California Court Of Appeal Affirms Early Dismissal Of Food Labeling Class Action
Kelley Drye Client Advisory
October 1, 2013
On September 25, 2013, in a published decision, the California Court of Appeal affirmed the dismissal of a consumer class action at demurrer against Challenge Dairy Inc. (“Challenge”) and Kroger Inc. (“Kroger”) (collectively, “Defendants”). The class action alleged that the labeling of Challenge’s “Spreadable Butter With Canola Oil” product was false and misleading because the label used the word “butter” to name a food that is not a 100% butter product. The three judge Appellate Court panel found that 1) Plaintiff’s claims brought under California’s Milk and Milk Processing Act (“MMPA”) were preempted by the Federal Food, Drug, and Cosmetic Act (“FDCA”); and 2) the Plaintiff’s motion to add additional alleged claims under California’s Sherman Act had been properly denied because no reasonable consumer could have been deceived by the labeling of the product.

Plaintiff Mary Simpson mounted the class action against Kroger, its subsidiary Ralphs Grocery Co., and Challenge Dairy Products, Inc. in December 2011, claiming that using the term “butter” as part of the name of a product consisting of “butter with oil” violated the California butter labeling requirements under the MMPA. The Defendants moved to dismiss the Plaintiff’s claims on the grounds that they were preempted by the national uniform labeling requirements that have been established under the FDCA, CDA, and the complaint was dismissed, with prejudice, by the trial court on May 15, 2012.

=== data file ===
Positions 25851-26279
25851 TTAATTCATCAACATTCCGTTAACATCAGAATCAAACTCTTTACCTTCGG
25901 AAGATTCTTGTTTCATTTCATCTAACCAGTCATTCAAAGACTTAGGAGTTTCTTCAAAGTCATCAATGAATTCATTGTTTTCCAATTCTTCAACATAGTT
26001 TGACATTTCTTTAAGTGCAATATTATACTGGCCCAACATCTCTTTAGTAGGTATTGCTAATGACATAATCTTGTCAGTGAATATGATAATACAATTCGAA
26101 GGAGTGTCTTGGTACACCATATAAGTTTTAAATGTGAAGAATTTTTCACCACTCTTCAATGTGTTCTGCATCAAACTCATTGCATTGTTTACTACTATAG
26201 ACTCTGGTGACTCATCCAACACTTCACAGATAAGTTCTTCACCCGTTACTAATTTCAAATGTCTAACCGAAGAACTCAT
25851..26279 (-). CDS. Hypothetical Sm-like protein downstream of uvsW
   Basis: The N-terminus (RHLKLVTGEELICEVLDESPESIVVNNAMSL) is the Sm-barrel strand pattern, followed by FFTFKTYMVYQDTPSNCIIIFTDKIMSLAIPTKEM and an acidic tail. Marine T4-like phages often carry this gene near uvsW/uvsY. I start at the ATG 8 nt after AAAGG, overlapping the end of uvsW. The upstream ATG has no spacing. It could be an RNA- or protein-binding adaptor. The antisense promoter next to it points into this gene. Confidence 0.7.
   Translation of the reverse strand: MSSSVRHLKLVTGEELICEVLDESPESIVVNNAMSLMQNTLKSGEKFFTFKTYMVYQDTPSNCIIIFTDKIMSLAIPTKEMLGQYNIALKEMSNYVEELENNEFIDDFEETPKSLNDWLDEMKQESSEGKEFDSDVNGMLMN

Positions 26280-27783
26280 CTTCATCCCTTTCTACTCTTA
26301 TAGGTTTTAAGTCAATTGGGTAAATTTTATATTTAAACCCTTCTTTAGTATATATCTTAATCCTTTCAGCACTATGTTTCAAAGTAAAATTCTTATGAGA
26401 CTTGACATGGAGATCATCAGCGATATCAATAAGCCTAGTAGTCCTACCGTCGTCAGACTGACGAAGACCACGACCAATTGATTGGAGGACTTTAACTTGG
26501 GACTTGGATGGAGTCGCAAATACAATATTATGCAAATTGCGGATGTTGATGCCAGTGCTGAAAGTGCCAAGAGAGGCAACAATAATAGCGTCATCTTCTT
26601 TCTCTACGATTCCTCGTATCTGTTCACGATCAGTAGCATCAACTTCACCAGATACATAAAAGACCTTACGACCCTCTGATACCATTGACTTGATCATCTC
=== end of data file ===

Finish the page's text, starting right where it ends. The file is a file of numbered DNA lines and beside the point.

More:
In a published decision, the California Court of Appeals affirmed the lower court’s ruling that the Plaintiff’s claims brought under California’s MMPA were preempted by the FDCA, which governed the naming and labeling of butter and “butter with oil” combination products, and any purported contrary regulation in the MMPA was expressly and impliedly preempted by federal law. The court went on to find the labeling of Challenge’s products were not false and misleading as a matter of law, because no reasonable consumer would think the product contained 100% butter, as alleged by the plaintiff.

This is an important decision for defendants because not only does it reaffirm the vitality of the preemption defense, it also establishes that a trial court can dismiss, as a matter of law, claims challenging food labeling that are simply implausible or do not meet the reasonable consumer standard.

From offices in Los Angeles, CA and Washington, D.C., Kelley Drye partner Sarah Roller and associates Sarah L. Cronin and Donnelly McDowell represented the defendants in this case.

The case is Mary L. Simpson v. The Kroger Corp. et al., case number B242405, in the Court of Appeal of the State of California, Second Appellate District.